The overhaul will focus on onboard facilities, with passengers benefitting from more comfortable seating, improvements to the shop, revamped toilets, better lighting, new interiors, and the installation of at-seat chargers and improved Wi-Fi throughout. Performance will also be improved through new maintenance programmes.
The deal will create 100 high-skilled roles, mostly based at Alstom’s Transport and Technology Centre in Widnes, with hundreds more existing engineering jobs secured at key depots in Glasgow, Liverpool, Manchester, Oxley and Wembley.
Managing Director of Avanti West Coast, Phil Whittingham, said: “The Pendolino is an iconic passenger train and we’re delighted to be giving it a new lease of life. This deal will improve the experience of passengers and ensure the fleet can continue to serve communities up and down the west coast route in the years ahead.”
Nick Crossfield, Managing Director, Alstom UK & Ireland added: “Alstom are proud to have been trusted by First Trenitalia to maintain the Avanti West Coast fleet and upgrade the Pendolino trains. Over the last 15 years these trains have revolutionised travel for passengers, with faster and more frequent services.
“Passengers can now look forward to a new chapter in this story with Avanti West Coast, and with this contract in place, Alstom can look forward to investing even more in high quality jobs and apprenticeships as we deliver these improvements.”
It would appear that changes are on the cards at Stagecoach with several UK Bus Managing Directors set to move in the latest company re-organisation. We understand that several MDs will be playing musical chairs, but that all will have a chair to sit on! More details as they emerge.
Elsewhere within Stagecoach UK Bus, we picked up shortly after Christmas that Paul Bunting had taken the decision to leave the company.
Paul has joined Stagecoach UK Bus in April 2017 as Commercial and New Business Director. He had, however, according to his Linkd-in profile previously worked for Stagecoach Group as UK Business Development Director between 2002 and 2004, leaving to become the Managing Director of the Midland Main Line rail franchise. He has also held senior posts with French state railway SNCF and also the South Staffordshire and Shropshire NHS Foundation Trust.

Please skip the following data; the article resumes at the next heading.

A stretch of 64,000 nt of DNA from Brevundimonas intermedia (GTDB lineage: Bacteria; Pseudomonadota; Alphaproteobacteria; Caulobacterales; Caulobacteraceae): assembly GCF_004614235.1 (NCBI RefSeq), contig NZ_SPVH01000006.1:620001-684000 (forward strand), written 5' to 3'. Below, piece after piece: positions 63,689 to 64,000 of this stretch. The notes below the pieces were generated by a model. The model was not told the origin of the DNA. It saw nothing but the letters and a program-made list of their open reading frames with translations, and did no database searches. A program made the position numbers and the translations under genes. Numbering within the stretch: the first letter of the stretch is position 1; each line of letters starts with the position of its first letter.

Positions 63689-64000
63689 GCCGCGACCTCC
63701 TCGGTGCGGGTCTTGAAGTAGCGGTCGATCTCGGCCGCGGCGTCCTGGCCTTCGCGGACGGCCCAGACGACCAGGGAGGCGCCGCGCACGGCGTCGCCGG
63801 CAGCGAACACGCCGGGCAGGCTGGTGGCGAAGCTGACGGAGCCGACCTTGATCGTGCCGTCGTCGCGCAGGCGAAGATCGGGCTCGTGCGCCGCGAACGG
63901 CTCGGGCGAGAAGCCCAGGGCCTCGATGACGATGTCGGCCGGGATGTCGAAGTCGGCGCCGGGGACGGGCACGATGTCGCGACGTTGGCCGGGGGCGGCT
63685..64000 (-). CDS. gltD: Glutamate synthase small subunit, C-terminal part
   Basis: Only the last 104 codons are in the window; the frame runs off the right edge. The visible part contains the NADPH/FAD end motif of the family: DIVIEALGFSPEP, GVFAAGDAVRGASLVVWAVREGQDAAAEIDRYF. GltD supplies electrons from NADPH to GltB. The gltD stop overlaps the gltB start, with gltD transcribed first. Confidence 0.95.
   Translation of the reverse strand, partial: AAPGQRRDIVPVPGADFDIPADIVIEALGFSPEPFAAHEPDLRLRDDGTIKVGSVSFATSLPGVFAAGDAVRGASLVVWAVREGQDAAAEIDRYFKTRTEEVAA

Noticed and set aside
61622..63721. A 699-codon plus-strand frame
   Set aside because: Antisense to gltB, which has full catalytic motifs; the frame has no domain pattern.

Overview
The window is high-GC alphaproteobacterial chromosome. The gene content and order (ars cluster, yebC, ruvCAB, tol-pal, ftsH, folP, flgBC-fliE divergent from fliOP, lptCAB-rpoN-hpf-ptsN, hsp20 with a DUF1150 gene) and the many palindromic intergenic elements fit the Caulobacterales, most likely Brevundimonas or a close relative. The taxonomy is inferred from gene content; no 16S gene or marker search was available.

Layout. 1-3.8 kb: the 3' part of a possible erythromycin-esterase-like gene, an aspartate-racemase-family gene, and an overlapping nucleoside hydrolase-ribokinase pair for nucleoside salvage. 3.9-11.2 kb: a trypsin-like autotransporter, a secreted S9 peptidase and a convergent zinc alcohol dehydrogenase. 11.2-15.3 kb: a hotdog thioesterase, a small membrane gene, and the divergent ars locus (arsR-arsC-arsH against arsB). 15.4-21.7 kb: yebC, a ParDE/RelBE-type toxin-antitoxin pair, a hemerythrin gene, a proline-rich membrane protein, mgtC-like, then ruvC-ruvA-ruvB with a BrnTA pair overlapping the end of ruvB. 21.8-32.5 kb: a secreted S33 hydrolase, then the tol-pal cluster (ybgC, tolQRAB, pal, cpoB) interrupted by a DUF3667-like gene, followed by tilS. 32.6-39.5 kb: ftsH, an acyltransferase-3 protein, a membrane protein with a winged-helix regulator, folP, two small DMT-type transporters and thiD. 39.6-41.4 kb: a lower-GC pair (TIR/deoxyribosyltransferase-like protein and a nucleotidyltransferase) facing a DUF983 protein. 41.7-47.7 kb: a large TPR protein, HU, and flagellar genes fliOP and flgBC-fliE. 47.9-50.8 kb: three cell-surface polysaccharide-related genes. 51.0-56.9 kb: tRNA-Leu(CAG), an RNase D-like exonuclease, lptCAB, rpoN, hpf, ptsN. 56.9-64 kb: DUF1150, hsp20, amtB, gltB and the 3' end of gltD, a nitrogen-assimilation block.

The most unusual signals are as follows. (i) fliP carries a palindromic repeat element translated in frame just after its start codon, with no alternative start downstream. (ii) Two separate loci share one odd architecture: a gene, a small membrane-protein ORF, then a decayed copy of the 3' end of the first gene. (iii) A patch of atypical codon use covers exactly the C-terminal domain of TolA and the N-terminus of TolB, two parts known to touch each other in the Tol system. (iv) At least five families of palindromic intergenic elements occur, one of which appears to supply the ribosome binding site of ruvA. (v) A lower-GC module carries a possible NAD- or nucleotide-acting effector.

Prior to his departure Paul was actively leading the Stagecoach UK Bus brand review.
A spokesperson for Stagecoach said: "Paul Bunting decided to leave the business at the end of December. Paul re-joined Stagecoach in 2017 as Commercial Development & Marketing Director.
"Paul has led marketing, customer experience, research and business development, including work to start simplifying our tickets and of course our upcoming brand refresh.
"We would like to thank Paul for the contribution he has made during his time here at Stagecoach and we wish him well for the future."
We had picked up on the ‘grapevine’ a few weeks ago that Bob Dennison, Managing Director at Stagecoach South West had left the company. Now we have confirmation in a statement issued locally rather than at Stagecoach Group level.
We wish Bob well for the future. He has always been approachable and assisted whenever we have had any fleet queries both in his time at Stagecoach East and latterly during his time at Stagecoach South West.
We first met Bob back in 2004 when, as Engineering Manager at Peterborough depot, he oversaw the engineering elements of the introduction of into service of 20 Dart SLFs to launch the Peterborough Citi network.
Bob was very aware of the impact that good media and PR could have on the business and pro-actively supported the then Commercial Director Philip Norwell and MD Andy Campbell in creating impact. It was a real pleasure working with Bob and his engineering team to get a series of photographs that showed the impact of the investment in 20 new buses.
Bob has had a 25-year bus industry career, 20 of those with Stagecoach.